Jun 18, 2019

I’ve Climbed Everest 21 Times. It’s Not the Mountain It Used to Be.

Apa Sherpa as told to Emily Atkin
The New Republic
Photo: Apa Sherpa Foundation
Photo: Apa Sherpa Foundation

I was born in Thame, Nepal, around 1960. I’m not exactly sure what year. When I was 12 years old, my father passed away. He was the only breadwinner of the family, and I was the only child who could go out and work to earn. My mother, being a housewife, had no other source of income. I was in fourth grade. I had no choice but to become a porter.

Being a porter will pay you about $5,000 per climb—but only if you get to the top. It’s less if you just go to the base camp. It doesn’t seem like that much, but a dollar here is like 100 over there. So in our minds, it’s worth the risk, because what else are we supposed to do? Back in our village, they do have schooling, but the education isn’t that great. So most people end up climbing to earn money for their families. There aren’t many other opportunities.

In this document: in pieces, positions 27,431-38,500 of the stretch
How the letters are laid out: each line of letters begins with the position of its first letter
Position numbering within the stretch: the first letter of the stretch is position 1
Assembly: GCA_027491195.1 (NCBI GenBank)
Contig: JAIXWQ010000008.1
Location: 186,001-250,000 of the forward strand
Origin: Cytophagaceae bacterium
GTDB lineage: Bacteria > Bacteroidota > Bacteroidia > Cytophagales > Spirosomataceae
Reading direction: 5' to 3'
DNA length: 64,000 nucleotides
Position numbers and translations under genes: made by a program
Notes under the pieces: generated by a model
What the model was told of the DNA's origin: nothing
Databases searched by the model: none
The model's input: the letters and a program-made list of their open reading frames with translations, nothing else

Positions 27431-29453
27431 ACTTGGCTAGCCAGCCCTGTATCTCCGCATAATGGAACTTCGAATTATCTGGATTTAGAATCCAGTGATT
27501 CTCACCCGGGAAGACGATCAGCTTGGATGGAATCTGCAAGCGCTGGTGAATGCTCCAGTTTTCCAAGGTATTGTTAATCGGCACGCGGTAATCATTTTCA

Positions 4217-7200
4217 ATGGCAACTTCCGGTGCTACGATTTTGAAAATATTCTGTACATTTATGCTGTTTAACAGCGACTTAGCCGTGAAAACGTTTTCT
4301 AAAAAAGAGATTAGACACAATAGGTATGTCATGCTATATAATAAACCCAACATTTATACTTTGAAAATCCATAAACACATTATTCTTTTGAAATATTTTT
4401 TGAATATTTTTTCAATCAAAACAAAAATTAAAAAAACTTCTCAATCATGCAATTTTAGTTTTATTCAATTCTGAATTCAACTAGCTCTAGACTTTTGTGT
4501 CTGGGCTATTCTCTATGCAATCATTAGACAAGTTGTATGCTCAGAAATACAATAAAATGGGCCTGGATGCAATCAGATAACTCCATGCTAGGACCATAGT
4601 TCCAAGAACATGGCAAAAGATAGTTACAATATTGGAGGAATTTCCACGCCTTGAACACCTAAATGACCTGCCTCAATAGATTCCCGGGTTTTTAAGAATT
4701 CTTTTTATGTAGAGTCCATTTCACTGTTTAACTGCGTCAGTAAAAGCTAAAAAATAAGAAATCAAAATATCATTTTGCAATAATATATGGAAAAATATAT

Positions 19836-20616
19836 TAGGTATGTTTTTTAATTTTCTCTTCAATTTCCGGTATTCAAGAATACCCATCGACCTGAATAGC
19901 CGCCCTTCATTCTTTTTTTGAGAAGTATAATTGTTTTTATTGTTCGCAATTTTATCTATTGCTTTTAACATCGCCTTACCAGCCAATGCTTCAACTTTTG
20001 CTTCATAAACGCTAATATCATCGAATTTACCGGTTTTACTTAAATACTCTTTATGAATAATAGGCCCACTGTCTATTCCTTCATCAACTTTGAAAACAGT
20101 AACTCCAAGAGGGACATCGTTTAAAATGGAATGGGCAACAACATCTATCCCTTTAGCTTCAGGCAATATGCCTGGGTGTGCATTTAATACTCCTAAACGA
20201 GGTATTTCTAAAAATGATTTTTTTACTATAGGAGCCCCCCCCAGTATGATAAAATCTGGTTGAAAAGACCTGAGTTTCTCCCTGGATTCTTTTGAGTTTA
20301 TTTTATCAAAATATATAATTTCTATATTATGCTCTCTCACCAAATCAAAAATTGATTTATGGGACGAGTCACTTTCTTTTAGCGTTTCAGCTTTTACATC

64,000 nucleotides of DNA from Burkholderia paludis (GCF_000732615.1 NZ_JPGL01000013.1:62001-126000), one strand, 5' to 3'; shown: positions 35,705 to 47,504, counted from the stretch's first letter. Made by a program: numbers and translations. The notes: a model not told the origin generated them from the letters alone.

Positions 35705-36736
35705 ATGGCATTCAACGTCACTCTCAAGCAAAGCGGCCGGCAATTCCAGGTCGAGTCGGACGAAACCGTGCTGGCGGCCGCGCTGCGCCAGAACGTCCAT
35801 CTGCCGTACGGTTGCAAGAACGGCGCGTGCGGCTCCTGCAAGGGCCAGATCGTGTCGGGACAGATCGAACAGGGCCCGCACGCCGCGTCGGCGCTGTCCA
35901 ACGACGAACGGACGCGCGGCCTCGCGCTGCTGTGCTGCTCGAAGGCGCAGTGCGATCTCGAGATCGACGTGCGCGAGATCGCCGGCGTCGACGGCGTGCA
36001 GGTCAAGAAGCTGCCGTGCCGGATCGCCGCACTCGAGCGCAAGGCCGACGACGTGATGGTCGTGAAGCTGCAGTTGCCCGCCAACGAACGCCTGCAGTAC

I didn’t get that much money from portering. So when I became older, I became a trekking guide. It’s very risky, very dangerous, but you get a little more money. So I started climbing these smalls peaks—6,000 meters. I didn’t summit Everest, which is about 8,800 meters, until 1990.


There are big changes on the mountain from when I first climbed to the last time. There is less snow, and more rocks. There used to be house-sized ice pyramids at basecamp, but now you don’t see that. Back then, we had to melt ice and snow for water at basecamp and at Camp II. Now, you can find streams of water at both places.

In 2008, I noticed that all the glaciers all over the mountain were melting. There were messes of human waste all over the road that came from the ice melt. On the mountain, the human waste is not stinky, because it is very cold. So we brought it down in zip-lock bags and dumped it in barrels in the valley. That year, we started bringing human waste down, and collected 17,000 to 18,000 kilograms of it.